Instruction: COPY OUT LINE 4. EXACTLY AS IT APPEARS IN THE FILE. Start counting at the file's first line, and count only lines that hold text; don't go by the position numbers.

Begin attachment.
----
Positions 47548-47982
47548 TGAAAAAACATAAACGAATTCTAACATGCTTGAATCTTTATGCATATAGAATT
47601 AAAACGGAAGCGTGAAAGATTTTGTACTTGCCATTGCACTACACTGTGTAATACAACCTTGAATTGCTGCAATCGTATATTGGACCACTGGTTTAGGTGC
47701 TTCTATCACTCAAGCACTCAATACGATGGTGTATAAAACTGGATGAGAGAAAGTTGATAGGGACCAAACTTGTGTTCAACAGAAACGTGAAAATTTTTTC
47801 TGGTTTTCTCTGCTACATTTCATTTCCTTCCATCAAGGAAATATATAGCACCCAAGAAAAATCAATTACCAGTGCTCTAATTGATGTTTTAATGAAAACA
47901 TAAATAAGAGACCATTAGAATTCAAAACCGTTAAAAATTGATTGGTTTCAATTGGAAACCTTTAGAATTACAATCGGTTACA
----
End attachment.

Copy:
47701 TTCTATCACTCAAGCACTCAATACGATGGTGTATAAAACTGGATGAGAGAAAGTTGATAGGGACCAAACTTGTGTTCAACAGAAACGTGAAAATTTTTTC